Scandals and sandals


“DO LEOPARDS CHANGE THEIR SPOTS?” It did not take long for me to realise that I was not being tested on my zoological knowledge. I was being asked about the “human form” of leopards. The inquirer wanted to know if men who strayed can ever be trusted to remain faithful again. This question is especially pertinent as it is linked with whether the philanderer should be given a second chance.


Last year, the press was kept busy covering one scandal after another. The stories were somehow juicier when it involved men with wealth and power or in high office. We readers seem to draw some perverse pleasure in seeing how the mighty fall.


The question is a difficult one and draws a mix of responses. I sense though that the tide seems to be changing with more saying that leopards do not change their spots.


Is this a sign of realism setting in or does it reflect a growing pessimism of the state of marriages today? Is this pessimism borne out by facts or simply by anecdotal accounts?


Infidelity is stated as the cause in about 10 per cent of divorces of non-Muslim marriages in Singapore (2003 Research Bulletin of Subordinate Courts in Singapore). This figure does not answer the question, as we do not know if this is the result of infidelity in the first instance or because of repeated instances of infidelity (thus proof of the recurring spots of the leopard).


Also, as a Marriage Counsellor, I know some clients do not proceed with their complaint of infidelity because of the lack of admissible evidence or if they want to spare their spouse and family embarrassment.


On the other hand, I have noticed that those who think that leopards can change their spots do so as an expression of their values. A typical response that reflects this view is the advice: “It is always better to stay married and if he says he is sorry, one should always give him another chance.” There are also the occasional stories of lives that have been transformed.


But these accounts are few and far between. So can we conclude that these spots are difficult to eradicate and thus likely to recur?


How did I answer my inquirer? I told the truth, which was that I cannot tell for sure if a philanderer will mend his ways.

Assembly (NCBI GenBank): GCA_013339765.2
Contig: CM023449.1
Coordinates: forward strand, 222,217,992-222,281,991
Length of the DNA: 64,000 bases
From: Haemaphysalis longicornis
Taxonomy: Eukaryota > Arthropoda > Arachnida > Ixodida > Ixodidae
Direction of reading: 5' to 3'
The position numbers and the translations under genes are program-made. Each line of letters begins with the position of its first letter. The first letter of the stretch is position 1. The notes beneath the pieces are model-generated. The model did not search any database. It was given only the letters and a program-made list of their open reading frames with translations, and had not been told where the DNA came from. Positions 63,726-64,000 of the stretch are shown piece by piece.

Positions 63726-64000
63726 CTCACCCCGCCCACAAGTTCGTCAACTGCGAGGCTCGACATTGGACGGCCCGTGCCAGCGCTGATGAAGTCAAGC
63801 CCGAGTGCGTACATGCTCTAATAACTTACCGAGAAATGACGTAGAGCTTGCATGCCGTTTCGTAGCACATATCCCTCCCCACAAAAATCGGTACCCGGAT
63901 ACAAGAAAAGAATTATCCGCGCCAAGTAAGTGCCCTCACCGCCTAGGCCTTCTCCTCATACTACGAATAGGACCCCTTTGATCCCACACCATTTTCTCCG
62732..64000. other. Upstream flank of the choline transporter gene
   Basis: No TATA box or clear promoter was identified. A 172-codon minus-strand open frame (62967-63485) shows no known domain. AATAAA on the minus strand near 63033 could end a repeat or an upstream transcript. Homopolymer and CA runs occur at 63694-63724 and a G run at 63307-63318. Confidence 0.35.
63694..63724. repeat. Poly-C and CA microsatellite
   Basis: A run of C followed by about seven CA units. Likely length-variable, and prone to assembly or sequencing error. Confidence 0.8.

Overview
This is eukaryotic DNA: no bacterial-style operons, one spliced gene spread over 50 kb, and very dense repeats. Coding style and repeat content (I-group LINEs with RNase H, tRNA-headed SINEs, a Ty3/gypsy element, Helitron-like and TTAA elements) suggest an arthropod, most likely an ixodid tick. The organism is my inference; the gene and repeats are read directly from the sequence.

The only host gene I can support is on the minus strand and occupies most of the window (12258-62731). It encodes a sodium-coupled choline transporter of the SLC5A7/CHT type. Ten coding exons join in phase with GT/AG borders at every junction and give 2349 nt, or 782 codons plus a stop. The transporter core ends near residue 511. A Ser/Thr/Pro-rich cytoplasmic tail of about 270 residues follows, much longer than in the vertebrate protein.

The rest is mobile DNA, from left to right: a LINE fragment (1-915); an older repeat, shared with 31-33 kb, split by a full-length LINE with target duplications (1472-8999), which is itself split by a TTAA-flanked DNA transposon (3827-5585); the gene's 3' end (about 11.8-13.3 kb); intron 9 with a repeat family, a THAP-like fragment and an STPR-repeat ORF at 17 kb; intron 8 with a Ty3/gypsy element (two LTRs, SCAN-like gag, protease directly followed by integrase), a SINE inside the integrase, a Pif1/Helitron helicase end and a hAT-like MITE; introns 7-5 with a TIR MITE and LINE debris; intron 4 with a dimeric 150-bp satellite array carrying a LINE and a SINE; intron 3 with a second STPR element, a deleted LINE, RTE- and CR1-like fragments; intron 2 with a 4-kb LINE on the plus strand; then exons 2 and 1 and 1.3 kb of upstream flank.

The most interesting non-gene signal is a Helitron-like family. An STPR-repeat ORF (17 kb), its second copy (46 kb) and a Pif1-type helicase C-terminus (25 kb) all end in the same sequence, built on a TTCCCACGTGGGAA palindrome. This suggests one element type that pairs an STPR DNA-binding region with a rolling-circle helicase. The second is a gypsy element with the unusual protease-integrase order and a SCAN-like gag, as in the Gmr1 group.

Let me quickly add that the same is true if the philanderer is a woman. What I can say is that there are things one can do to ensure that the offense is less likely to be repeated.


This brings me to sandals. This footwear is a lowly item in a person’s apparel and seldom gets attention. However it is an important item, humble as it is.


I believe that there is a link between pride and repeated infidelity. I find that those who are more self-confident they will not succumb to this folly often regret making this assumption. We are all at risk of falling into this temptation.


I have seen couples who are doing well and doing poorly in their relationship experiencing this crisis. So it is not something that affects only troubled marriages.


I have seen husbands who sincerely declare that they love their wives and yet have a fling with their secretaries. I have also seen couples where the wives are attractive and devoted to their husbands and yet their husbands have gone astray.


The same is true too for those who have fallen and then quickly say that they have learnt their lesson as they witness the hurt inflicted by their actions. Those who tend to fall again are usually those who refuse any help and resist any attempt at making themselves more accountable to others. They feel that they can do it with their own will power.


Does this mean that all men are leopards and it is just that some have spots that have not yet emerged or have been discovered?


I do not believe that all men are philanderers and I am sure we each know of a few good men. But I think that we have to acknowledge that the numbers grow fewer and fewer. The realisation that every person is susceptible can be a reminder that we should always be on our guard.


The humble sandals can serve as a reminder that we should not be too self-assured or self-reliant. Perhaps then we can keep scandals at bay.



By Benny Bong